A particularly contemplated clip of the invention is shown in FIG. 8. In FIG. 8 the clip is shown disposed on an L-shaped spline although it should be understood that the clip can be disposed in back-to-back fashion on a T-shaped spline of the type shown in FIGS. 6 and 7. The clip of FIG. 8 has a generally planar member 50 which slidably rides over the horizontal base 28 of the spline. The clip is itself provided with a slot 52, which slot is generally of a size smaller than slots 30 and 32. It is not necessary that the slot 52 pass through the entire thickness of the clip. All that is required is that there be some surface of the clip for engagement with a tool such as tool 31. Desirably, the clip of FIG. 3 is engaged to the generally vertical member 26 by retaining means which restrain the clip from moving other than in a direction reciprocally towards and away from the cross members. Stated differently, movement of the clip towards the ceiling tile is prohibited. In the embodiment of FIG. 8 this track is provided by slotting the vertical poriton 54 of the clip with slots 56 and 58. Within these slots are pin members having head 60 and 62 which overlie the slots and restrain movement of the clip toward the ceiling tile. The head 60 and 62 do not bear against the vertical portion 54 of the clip to such an extent as to preclude the reciprocal motion depicted in FIG. 8 by the reciprocating arrow 66.
In the assembly of the invention it is desired that the ceiling tiles be slightly beveled in the region wherein they underlie the slot so as to accommodate the tool 31. This slight beveling which is normally hardly visible to the naked eye is shown in the enlarged view of FIGS. 5 and 7 by virtue of reference number 70. Again, it should be understood that the beveling is only provided at the poriton of the edge of the tile in facing relationship with an edge of an adjacent tile and only at that portion where the edge of the tile underlies the slot of the spline.
The system of the present invention allows for the removal of only a pair of ceiling tiles, and it also allows for the ceiling tile to be removed without damage to ceiling tile of an adjacent course. Morever, the splines can be employed in known modular ceiling tile construction employing L- and inverted T-shaped main runners and cross members. The means by which the splines are connected to the main runners or cross members is by virtue of a clip which is conveniently disposed above the horizontal lip of the main runner or cross member, as the case may be, but can be conveniently removed by the use of a slot in the horizontal surface of the main runner. Means are provided to insure that during the removal operation, no damage occurs to adjacent tile.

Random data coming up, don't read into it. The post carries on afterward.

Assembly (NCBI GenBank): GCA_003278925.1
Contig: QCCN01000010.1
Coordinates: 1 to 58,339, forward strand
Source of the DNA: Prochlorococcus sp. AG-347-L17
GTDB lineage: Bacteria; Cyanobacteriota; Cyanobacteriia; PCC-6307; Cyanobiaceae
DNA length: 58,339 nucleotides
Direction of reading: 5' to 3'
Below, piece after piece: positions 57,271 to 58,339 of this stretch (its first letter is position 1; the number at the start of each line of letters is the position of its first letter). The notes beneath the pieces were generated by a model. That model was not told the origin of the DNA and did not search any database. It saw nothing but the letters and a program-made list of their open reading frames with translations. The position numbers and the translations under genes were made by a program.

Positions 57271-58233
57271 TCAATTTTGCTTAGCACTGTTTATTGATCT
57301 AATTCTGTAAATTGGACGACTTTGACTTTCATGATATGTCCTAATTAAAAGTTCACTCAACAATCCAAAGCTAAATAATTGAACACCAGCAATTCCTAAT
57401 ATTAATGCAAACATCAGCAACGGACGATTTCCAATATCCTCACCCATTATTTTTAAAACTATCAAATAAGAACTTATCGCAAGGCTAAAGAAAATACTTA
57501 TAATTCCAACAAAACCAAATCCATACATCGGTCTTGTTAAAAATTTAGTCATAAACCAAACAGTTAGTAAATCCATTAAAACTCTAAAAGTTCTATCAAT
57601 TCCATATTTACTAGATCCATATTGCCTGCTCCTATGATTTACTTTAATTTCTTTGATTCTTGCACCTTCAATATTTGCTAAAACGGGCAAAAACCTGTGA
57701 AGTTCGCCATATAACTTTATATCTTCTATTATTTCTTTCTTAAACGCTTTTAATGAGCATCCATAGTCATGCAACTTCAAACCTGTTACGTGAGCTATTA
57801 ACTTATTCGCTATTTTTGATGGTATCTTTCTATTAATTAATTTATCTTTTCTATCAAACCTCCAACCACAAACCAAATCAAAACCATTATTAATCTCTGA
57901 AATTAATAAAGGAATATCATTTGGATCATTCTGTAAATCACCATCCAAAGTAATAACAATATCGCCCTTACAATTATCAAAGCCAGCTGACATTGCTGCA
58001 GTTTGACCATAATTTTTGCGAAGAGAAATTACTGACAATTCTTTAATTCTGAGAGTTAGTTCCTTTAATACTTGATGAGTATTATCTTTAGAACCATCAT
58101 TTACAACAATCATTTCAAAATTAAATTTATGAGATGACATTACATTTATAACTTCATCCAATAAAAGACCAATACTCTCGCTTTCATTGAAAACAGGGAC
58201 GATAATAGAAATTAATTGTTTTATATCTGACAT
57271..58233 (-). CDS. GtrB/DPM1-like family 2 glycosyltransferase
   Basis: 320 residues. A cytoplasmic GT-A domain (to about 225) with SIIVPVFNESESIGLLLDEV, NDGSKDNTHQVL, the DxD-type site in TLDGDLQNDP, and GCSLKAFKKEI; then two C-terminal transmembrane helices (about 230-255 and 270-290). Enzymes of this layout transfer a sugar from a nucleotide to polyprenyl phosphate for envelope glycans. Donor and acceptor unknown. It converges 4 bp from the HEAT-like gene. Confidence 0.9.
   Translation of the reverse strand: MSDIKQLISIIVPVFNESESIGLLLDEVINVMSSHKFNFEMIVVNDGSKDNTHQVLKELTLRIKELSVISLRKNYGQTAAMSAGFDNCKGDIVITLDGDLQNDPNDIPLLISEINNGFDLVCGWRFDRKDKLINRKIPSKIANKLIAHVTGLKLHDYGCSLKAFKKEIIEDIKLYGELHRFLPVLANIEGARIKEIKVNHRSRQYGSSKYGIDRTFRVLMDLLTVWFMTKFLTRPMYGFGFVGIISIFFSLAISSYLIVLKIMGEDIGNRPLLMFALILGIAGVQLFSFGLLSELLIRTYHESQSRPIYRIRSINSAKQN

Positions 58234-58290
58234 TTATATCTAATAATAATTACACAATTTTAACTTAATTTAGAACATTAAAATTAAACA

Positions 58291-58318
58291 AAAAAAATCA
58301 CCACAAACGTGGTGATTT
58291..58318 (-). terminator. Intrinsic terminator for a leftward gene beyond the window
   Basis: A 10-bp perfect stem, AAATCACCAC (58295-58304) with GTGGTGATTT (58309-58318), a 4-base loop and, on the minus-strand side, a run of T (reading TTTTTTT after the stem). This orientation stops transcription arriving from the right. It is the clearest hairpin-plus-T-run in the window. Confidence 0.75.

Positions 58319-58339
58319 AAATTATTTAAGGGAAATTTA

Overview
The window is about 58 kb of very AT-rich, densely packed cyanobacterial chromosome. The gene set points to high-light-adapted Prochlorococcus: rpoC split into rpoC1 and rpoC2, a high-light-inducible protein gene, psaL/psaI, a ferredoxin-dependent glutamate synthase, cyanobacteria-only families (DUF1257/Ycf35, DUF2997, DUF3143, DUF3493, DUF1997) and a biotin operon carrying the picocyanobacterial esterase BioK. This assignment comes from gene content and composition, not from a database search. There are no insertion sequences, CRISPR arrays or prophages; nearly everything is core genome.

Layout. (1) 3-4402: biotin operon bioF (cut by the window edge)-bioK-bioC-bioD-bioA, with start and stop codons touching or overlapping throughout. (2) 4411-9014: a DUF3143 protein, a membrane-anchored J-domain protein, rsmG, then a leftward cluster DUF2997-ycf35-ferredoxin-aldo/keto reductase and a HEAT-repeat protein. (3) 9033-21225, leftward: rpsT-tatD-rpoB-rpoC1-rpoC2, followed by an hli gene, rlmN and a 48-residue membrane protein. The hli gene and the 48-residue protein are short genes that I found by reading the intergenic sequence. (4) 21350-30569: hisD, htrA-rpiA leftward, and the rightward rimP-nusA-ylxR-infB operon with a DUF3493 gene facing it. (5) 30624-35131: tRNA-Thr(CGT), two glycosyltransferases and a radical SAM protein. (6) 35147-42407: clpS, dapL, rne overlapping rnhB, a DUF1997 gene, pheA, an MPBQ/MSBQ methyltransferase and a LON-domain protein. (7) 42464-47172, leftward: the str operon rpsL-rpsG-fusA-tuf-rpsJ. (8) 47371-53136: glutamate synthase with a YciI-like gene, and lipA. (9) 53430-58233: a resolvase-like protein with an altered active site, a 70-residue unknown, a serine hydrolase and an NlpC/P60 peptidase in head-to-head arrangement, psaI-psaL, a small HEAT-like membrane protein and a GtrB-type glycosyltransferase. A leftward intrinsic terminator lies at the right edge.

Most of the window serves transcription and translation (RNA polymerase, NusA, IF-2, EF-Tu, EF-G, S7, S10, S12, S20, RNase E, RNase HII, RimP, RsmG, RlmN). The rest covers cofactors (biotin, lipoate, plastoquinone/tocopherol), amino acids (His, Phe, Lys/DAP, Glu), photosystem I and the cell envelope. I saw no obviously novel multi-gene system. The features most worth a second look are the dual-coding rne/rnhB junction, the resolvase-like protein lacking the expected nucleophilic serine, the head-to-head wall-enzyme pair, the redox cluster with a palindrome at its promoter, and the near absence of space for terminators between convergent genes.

It will be appreciated that in the foregoing description, the reference to the disposition of the tiles on a common spline between opposed cross members is illustrative. Thus, referring to FIG. 2, the assembly of tiles 4 and 4' can take place by disposing tiles 4 and 4' adjacent one another between main runners 6 and 6' whereby the spline would be turned 90° so as to run parallel to the cross members 2 and 2'. In many instances this construction is done particularly at terminal edges or walls or the like or in regions where there are ceiling fixtures. The purpose behind the entire assembly is to provide for maximum access to the region above the ceiling tiles, and such is accomplished by appropriate arrangement of the ceiling tiles and the supporting splines. Obviously, the spline assembly of the present invention allows for total access to all of the area above a dropped ceiling and without any special construction. In fact, the raw materials of the present invention are already generally available.
It will be appreciated that the device of the present invention is susceptible to numerous modifications. One of skill in the art will realize that various means for disposing the clip in resting relationship over the horizontal lip of the main runner or cross member can be provided, the present invention depicting only two specific means. For instance, there can be provided an assembly of the type shown on a garage door whereby engagement by virtue of a tool such as tool 31 centrally across the spline effects a circular movement which disposes rods connected thereto over the protruding horizontal lips of opposed cross members or main runners. Other means whereby a clip member is inserted over the horizontal lip can be also employed.